It’s been a long time everyone! After a nearly 3 week hiatus, I am back from vacation and promise to try real hard to get back to posting regularly. It was my first real vacation in several years, and it was absolutely amazing! I spent 3 days in New Orleans and about 2.5 days in San Antonio (after the flying time). Most of our time in San Antonio was spent recovering from New Orleans – where we ate too much, drank (nearly) too much, and slept too little.
This was my first trip since starting Cork and Spoon with Ruth, and I have to admit, I am not that great about remembering to take pictures of all of the amazing food and drink I consume, but I did get a few, so I thought I would reward our awesome readers with what I did get.
Tom and I checked in to our hotel in New Orleans around 11:30 am and immediately headed out to begin our vacation. It was about a half mile walk to the French Quarter from where we were staying so we wandered down to Decatur Street, right off of the water. After some ooo-ing and awww-ing over the sites, we decided to stop at New Orleans’ landmark Cafe Maspero for our first drink and a bite to eat.
At Cafe Maspero, I ordered a glass of red wine, nothing fancy, and Tom and I split their fried seafood platter with shrimp, catfish, oysters, and calamari. While the whole platter was pretty good, the two of us were practically fighting over the catfish, which would end up being the best I would have while in New Orleans. The meal also came with a side salad, which, by itself, was nothing remarkable, but it came with the best blue cheese dressing I have ever tasted. Made in house using a Greek recipe, the dressing was so good I went back on Saturday and just ordered a small house salad so I could have some of the blue cheese dressing.
After wandering around for several more hours, Tom and I headed back to the hotel for a nap, stopping along the way at another bar, whose name escapes me, for another drink (come on, it was New Orleans after all!). I decided to try a locally brewed beer by the Abita company called AndyGator. I mean, how could I turn down a beer named after gators? So I asked Tom to order me one while I dashed to the bathroom. When I got back, in my spot was the largest beer I had ever seen. Tom had ordered me a stein of beer instead of a traditional pint glass and it took me a while to finish it. Mostly I think he was just looking forward to laughing while I drank from the enormous glass. The beer ended up being pretty easy to finish. It was full of flavor, but not too heavy or filling.
Before this vacation, I am ashamed to admit I had never had crawfish, which happened to be in season while we were in New Orleans. So, when we were struck by the delicious smell of the crawfish boil coming out of the French Market Restaurant and Bar later Friday evening, we knew we were going to have to split an order. After Tom showed me how to eat the little buggers (“break their backs and rip their bodies in half” – eating crawfish is a violent process), I scarfed down more than half the boat. Even though I loved the boil seasoning, I did notice a slightly dirty flavor under the sweetness of the meat, which Tom told me was likely the result of the crawfish not being rinsed well before cooking. Learning about new foods is definitely one of the best parts of a vacation.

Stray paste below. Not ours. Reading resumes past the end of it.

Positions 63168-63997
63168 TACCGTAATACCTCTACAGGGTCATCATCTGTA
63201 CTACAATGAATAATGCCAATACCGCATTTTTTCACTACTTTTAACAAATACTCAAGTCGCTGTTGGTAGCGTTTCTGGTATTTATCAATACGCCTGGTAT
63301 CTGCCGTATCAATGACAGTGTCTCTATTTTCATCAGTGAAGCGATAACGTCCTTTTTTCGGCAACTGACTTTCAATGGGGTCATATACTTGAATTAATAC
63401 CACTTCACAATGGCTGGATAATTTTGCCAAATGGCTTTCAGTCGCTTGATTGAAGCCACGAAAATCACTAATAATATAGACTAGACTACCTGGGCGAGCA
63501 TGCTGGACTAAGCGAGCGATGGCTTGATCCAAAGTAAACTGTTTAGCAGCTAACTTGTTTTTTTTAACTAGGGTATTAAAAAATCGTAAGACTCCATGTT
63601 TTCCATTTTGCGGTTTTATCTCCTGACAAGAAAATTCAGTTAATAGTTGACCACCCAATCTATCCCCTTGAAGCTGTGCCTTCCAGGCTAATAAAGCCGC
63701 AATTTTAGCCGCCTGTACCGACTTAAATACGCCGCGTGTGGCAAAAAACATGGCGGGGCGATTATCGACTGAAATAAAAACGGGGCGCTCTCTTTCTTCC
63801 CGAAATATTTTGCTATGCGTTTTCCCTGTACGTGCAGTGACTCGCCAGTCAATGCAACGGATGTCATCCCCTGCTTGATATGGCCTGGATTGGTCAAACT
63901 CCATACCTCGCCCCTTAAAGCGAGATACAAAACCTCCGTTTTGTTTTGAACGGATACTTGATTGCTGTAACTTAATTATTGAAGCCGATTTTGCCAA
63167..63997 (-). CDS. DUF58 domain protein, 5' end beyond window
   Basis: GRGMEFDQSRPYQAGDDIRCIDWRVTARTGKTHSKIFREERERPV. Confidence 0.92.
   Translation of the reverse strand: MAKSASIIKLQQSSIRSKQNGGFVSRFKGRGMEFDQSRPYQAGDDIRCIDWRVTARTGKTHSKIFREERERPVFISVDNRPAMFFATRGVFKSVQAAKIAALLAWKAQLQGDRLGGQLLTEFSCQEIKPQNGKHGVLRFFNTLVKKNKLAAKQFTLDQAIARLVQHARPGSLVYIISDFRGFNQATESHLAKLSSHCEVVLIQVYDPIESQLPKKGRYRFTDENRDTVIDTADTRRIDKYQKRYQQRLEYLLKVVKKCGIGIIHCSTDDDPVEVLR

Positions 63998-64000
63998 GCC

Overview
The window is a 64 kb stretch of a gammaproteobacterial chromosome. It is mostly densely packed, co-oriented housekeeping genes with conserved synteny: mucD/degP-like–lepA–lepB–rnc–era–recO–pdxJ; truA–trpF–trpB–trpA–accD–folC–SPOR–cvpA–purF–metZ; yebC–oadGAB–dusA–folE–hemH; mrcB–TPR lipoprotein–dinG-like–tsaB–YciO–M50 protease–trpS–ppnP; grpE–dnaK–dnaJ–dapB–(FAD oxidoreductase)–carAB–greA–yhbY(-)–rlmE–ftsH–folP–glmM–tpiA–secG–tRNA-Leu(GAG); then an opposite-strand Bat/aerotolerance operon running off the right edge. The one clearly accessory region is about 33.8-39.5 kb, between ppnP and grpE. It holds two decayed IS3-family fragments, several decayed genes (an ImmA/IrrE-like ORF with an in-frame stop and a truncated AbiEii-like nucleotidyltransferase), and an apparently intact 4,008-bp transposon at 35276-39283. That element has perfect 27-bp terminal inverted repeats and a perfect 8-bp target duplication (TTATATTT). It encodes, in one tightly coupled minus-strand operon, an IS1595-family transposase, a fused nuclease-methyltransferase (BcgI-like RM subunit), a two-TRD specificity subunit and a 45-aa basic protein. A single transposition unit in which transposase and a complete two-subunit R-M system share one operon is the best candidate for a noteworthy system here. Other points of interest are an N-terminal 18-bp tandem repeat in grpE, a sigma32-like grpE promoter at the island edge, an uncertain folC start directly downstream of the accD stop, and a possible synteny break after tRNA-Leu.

The highlight of my day Friday was my 3 hour tour of Lafayette Cemetery No. 1 and the Garden District. I used the Free Tours by Foot company for my tour and great enjoyed the experience. The guide did an amazing job of explaining burial styles and traditions in New Orleans and showing us amazing examples of different tombs, like the society tombs. I also loved ogling the huge ornate homes in the garden district and learning about their history, although I felt that the tour did focus a bit heavily on showing the homes of various celebrities, such as John Goodman and Sandra Bullock.
It wasn’t until Saturday that I had the chance to go to the New Orleans institution, Café du Monde. The French Market coffee stand, operating since 1862, is infamous for its beignets, or 2-bite squares of fried dough similar to donuts, and coffee, which are all it serves. After standing in line for about 20 minutes, I finally made it up to the takeout window where I got one order of beignets and their coffee with chicory. Chicory was first added to coffee by the French during their civil war, allowing the short coffee supply to last longer while adding depth and robust flavor to the brew. The beignets, covered in what must have been a half cup of powdered sugar, were great, although not much different than any other fried pastry I’d had. It was the black coffee with chicory that really made the wait worth it.
I definitely enjoyed a ton of great food while in New Orleans, and this post barely skims the surface of it. I won’t promise that I’ll do better documenting my culinary explorations during my next vacation, but whatever I do capture, I’ll be sure to share with you. Until then, here’s one final photo of the French Quarter!